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50mm f1.8

Canon 50mm f1.8 III

Today in Cheap photo, we’ve found discounts on loads of 50mm f1.8 (nifty 50) lenses. Plus, the new Tokina 24-70mm f2.8 lens is now available in both Canon and Nikon mounts,

Also still valid: Here’s your chance to get the Sony A7 at the cheapest price that we’ve seen it for yet. And just in case Amazon runs out, try B&H Photo or Adorama. We’ve also found deals on Pentax lenses, B&H’s Deal zone, a 70D bundle rebate deal,

If you’re still interested: the new Sigma 50mm f1.4 Art lens is getting $100 off and going for $849. But be sure to check out our review before you go buy one, our comparison to the original and to the Sigma 35mm f1.4 Art.

We’ve found a bundle deal on a Canon 70D Bundle for $789 after a rebate, plus Nikon savingsNikon summer bundle deals as well as so much more.

$400 off the Sony A7r, Zeiss lens rebates, $299 for the Olympus EPL5, a discount on the Fujifilm XT-1, $499 for the Olympus OMD EM5, $200 off on the Fujifilm X100T, Tamron lens discounts, Lexar card specials.

Not a Nikon fan? Then check out Amazon’s best selling cameras, with lots of the under $500. Plus, Adorama has specials on Lowepro camera bags. [click to continue…]

Chris Gampat The Phoblographer Sony 28mm f2 lens review product photos (1 of 7)ISO 4001-30 sec at f - 2.5

Sony has had a mirrorless camera system for a while. Originally called the NEX system, it has since been incorporated into the Alpha system. The company originally had only APS-C cameras, but they were the first to give the world full frame mirrorless cameras for the E-mount. However, the full-frame E-mount lenses are more expensive and much newer. But that doesn’t mean that you can’t find affordable options out there.

In our reviews of reviewing lenses, we’ve compiled lots of information from our Reviews Index and around rounding up our favorite E-mount lenses that won’t break the bank.

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Nikon Df GServo-20131231-0012

Yesterday, we featured five great cheap lenses for the Canon DSLR system; and today we’re taking a look at what Nikon has to offer. For years, photographers always said that you go to Canon for the lenses and you go to Nikon for the bodies. But in the most recent years, Nikon has been updating and putting out new lenses on a faster scale than Canon does. For starters, they’re determined to make loads of prime lenses at f1.8 and the company is also working on updating their other lenses that were otherwise left from the film days.

Over our years of testing lenses and cameras, we’ve rounded up some of the best and most affordable lenses that are available for the Nikon F mount DSLR system. So if you’re looking for the best cheap lenses for your Nikon DSLR, then look no further.

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Canon 50mm f1.8 III

After years without an update, Canon is finally giving their 50mm f1.8 lens some new moxy. This is their third iteration in the EOS lineup and it seems to combine the best of both of the previous versions. The Canon 50mm f1.8 III has a metal mount, seven aperture blades, new lens coatings and a new STM motor for more silent focusing.

The new lens can focus and close at 14 inches away, has a 49mm front filter thread and weighs in at only 5.61 oz.

Best of all: it’s still cheap on the price-side of things.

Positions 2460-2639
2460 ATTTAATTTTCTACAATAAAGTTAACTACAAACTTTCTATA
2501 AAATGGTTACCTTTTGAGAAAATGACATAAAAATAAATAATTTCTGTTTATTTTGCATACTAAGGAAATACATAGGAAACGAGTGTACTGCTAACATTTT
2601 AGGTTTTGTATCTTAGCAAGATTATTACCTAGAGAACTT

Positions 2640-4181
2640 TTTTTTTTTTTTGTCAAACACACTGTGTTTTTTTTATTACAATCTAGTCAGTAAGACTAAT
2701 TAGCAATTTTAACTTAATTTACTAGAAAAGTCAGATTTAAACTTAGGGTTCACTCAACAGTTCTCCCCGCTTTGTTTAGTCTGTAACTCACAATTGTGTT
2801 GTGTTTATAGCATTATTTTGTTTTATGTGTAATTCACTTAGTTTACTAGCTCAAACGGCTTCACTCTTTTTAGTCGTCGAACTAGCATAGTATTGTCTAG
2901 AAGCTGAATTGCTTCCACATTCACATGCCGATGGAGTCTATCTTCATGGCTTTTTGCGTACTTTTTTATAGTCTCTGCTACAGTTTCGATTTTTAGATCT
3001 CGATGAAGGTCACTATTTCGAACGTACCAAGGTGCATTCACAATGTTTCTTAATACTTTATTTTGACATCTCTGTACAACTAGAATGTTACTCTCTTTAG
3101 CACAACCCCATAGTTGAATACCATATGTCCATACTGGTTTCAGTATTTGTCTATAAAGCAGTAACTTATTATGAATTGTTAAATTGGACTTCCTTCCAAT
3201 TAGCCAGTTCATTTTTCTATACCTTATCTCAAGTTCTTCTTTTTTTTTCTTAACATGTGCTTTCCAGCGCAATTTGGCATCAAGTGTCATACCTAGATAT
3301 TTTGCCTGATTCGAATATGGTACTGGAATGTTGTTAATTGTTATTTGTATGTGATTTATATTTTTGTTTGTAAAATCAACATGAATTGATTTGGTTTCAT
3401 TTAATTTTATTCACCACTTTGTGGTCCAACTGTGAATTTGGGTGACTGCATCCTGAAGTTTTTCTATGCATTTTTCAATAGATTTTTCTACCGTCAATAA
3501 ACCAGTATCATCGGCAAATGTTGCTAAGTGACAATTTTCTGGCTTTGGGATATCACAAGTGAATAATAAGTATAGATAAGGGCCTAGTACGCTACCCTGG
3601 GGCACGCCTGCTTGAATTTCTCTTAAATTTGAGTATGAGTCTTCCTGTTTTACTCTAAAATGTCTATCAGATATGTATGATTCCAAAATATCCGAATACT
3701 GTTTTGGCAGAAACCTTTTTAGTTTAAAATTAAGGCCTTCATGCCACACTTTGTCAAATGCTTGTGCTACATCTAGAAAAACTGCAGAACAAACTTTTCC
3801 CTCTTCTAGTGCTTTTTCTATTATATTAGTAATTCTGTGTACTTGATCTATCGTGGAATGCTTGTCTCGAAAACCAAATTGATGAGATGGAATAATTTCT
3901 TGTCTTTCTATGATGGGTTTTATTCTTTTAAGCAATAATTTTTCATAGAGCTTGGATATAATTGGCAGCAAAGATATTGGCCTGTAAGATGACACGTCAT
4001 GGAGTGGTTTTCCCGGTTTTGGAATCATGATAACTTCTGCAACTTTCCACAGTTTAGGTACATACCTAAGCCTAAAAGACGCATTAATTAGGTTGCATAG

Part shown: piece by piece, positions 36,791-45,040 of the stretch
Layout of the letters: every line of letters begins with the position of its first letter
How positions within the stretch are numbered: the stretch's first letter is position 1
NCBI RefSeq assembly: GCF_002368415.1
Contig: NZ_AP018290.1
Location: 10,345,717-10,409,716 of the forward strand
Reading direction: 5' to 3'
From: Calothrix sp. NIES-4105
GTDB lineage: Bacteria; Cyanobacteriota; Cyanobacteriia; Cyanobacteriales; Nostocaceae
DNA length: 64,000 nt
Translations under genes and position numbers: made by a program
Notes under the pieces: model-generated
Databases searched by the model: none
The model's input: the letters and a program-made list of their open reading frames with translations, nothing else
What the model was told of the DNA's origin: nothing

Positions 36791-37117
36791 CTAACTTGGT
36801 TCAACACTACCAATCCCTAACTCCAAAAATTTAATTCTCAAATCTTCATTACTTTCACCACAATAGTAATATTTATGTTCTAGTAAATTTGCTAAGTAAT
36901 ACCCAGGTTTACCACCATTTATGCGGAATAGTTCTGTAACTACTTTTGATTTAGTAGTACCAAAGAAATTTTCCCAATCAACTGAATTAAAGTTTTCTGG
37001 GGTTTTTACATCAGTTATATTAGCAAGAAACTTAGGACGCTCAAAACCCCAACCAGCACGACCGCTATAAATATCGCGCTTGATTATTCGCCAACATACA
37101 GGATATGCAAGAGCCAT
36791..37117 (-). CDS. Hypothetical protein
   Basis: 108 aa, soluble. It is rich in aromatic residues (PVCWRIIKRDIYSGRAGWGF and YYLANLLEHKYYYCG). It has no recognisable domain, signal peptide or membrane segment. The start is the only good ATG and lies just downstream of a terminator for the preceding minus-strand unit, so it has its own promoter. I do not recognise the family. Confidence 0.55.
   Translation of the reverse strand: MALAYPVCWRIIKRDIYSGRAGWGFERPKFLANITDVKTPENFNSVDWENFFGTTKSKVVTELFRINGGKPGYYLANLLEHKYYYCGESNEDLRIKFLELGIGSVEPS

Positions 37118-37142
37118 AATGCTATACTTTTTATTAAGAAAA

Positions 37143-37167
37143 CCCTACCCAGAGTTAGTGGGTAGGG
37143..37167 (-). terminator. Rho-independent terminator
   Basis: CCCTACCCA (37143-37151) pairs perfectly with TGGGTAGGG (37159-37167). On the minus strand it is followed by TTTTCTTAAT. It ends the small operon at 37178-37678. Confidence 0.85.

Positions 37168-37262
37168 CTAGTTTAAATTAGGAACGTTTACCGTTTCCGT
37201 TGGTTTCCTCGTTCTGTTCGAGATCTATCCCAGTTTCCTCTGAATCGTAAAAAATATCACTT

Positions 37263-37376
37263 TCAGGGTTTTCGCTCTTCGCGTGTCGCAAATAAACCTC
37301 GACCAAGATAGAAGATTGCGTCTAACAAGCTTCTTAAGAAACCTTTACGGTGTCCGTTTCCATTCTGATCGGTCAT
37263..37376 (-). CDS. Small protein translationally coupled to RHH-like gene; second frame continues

The new lens will be available for $125 and is currently on pre-order at B&H Photo. Shipping begins later this month.

We’ve got no word if this thing is capable of resolving the 50MP Canon 5Ds or 5DsR; but if it is then it has stepped leaps and bounds ahead of lots of the company’s L lenses.

OLYMPUS DIGITAL CAMERA

The Nikon D5500 clearly shows off the company’s continued evolution of their more entry level offerings–to the point where it pretty much seems to be targeting the mirrorless camera market. It’s small; in fact during our initial meeting with Nikon we found it to be comparable to the full frame mirrorless Sony A7 camera. And while it’s small, Nikon is still trying to do things that don’t sacrifice on build quality, feel, and features.

The Nikon D5500 sports a 24.2MP APS-C sensor with no OLPF at the heart. Other specs include a 3.2 inch vari-angle LCD touch screen (yes, touch screen), the EXPEED 4 imaging processor, ISOs ranging from 100-25,600, 5 fps shooting, and similar video capabilities to the D750.

Yes, these are all very cool features for an entry level DSLR (or a step above it.) But they’re still not our favorite thing about this camera.

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BEV2_590_525

Photographer Miguel Quiles recently set out to prove that you don’t need to best camera and lens setup in the world to deliver amazing photography results. Instead, he wanted to teach folks about how important lighting is. As part of a blog post for the Photoflex lighting school, he decided to pit a Canon 5D Mk III with an 85mm f1.2 L lens against a 7D with a 50mm f1.8. Then he used the same lighting setup with each camera kit, edited the results and compared them.

If you’re not looking at the images at 100% (and most clients that you’re shooting for won’t) you won’t really be able to tell the differences between the images, nor would you have any particular issues with them. In fact, with even more editing in Lightroom (which is really just the push and pull of a couple of sliders) you can make them look even more similar.

What Miguel was overall trying to show though is that you don’t need a really expensive camera setup to shoot better images; just effective lighting.

Check the video out after the jump.

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